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Forward motion comes first

Without forward motion you are going nowhere.


Everybody wants the old plodder. The horse that is safe, needs to be pushes on and doesn’t want to go anywhere fast. That is fine, until you actually want to start riding. Then all of a sudden everything gets hard because you can’t move your horse. If your horse doesn’t move forward freely, he can’t do any of the exercises you want to try. So we need forward motion.



How do you get your horse forward? By putting two legs on and pushing the horse forward. And again, and again. Guess what, lazy horses trick you into doing all the work and in the end you are tired from all this pushing and the horse is still going nowhere. Okay you might think, I need spurs or a whip. Wow this works, but unfortunately only for a little while. You will find yourself in the same position pretty quickly. What happened is you desensitised your horse to the spurs or whip the same as you desensitised him to your legs.


I ride high level reining competition without spurs. I have nothing against them, but I just don’t need them. I prefer to get my horses soft on my leg cues. How do I do this? By giving my horse the responsibility to answer to what I’m asking. I start with my lightest cue, if the horse doesn’t listen I ask again, but with a more defined cue. If he is still not listening I will give him a cue that comes through and he does respond. If I give a cue, I want a response. It might be the wrong response, but I want a response. Any cue that I give to my horse and he doesn’t do anything, I’m desensitising him.

Next time I ask, I start with my lightest cue again, so my horse has the opportunity to respond to a soft cue.


Okay you might say, I’ve tried this but my horse just gets crankier. I had one of these horses at a clinic in Perth. I asked him nicely, he put his ears back. I asked him again with a little more cue, he give me back more attitude. Then I slapped him on his bum with my rein to make him move and he gave a nice bronco display. This horse doesn’t have a forward problem, he has an attitude problem. People have been nagging him to move, he didn’t want to do it and found out that if he put his ears back or give a pigroot, his rider would back off. Well, not this rider. I kept working with him the same way I was, ask nicely, ask more, and make him do it. He found out that his buck didn’t get him out of the work; it was actually more work than just going forward. His bucks got less and less, with less enthusiasm until after about 20 minutes he was moving forward nicely, which is where I quit him.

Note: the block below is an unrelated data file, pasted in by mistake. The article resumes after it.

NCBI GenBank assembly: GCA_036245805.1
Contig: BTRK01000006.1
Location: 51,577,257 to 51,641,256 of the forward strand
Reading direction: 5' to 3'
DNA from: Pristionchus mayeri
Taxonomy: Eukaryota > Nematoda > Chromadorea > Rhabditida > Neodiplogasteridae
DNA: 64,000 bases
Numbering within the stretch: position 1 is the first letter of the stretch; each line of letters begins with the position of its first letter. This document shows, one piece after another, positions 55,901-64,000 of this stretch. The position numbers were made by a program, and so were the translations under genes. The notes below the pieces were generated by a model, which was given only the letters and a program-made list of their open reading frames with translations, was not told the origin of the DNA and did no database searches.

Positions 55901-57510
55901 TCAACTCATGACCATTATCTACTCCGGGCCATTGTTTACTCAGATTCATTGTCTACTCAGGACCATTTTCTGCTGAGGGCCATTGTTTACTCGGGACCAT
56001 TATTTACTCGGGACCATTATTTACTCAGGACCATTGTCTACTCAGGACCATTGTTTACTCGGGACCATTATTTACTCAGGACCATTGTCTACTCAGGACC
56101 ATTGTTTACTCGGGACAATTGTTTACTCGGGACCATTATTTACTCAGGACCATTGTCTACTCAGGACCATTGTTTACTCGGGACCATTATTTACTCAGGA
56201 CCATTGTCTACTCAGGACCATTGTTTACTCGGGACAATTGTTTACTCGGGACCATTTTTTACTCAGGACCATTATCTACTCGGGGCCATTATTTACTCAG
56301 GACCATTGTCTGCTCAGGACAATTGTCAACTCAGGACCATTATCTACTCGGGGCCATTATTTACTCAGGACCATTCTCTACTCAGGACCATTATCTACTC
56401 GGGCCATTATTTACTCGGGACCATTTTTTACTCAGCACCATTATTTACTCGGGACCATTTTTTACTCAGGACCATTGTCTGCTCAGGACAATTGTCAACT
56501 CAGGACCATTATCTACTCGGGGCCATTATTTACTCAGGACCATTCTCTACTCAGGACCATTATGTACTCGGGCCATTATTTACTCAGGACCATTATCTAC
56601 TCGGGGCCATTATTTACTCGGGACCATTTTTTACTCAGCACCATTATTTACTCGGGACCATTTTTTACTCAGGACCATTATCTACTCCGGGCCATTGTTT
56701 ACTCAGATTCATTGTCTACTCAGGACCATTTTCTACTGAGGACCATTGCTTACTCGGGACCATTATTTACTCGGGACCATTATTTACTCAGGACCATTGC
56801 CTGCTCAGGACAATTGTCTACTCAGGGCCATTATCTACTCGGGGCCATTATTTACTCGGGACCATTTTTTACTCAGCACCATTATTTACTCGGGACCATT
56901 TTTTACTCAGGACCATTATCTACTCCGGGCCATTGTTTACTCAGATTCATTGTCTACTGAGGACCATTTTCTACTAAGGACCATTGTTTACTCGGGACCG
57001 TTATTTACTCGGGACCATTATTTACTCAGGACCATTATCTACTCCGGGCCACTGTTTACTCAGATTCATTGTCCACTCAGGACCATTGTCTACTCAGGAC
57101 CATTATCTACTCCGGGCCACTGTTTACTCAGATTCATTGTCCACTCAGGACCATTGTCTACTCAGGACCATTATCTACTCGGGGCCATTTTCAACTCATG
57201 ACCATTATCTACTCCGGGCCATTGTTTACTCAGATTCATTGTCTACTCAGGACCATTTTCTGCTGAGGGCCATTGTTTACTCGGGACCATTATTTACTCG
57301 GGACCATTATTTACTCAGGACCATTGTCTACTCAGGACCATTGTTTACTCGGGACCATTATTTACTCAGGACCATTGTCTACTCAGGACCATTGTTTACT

You might not be able to do this with your horse, that is where you seek help. Find somebody who is able to work with your horse’s attitude problem. That’s what trainers are for.


Sometimes is not the horse, but more the rider. I had a lady in our clinic in Esperance and she had trouble getting her mare forward. She said the mare was lazy and didn’t want to go anywhere. So I talked to her a bit and asked what she did with her mare or what she wanted to do. She said they had a big farm and she worked cattle with her and competition wise she barrel raced and roped on her. Well, you definitely need forward motion for that! But apparently that was no problem; the mare had plenty of forward outside, but not in the arena. So I asked her to try something. I told her to ride a big circle and pretend she was chasing a mickey through the scrub. The difference was amazing! That mare had plenty of go, it was just the rider that only focussed on how slow her mare was but in the mean time she wasn’t going anywhere. The rest of the clinic we could work on other issues because now we had forward motion.


We will talk more about being focussed on where you are going in my next post.

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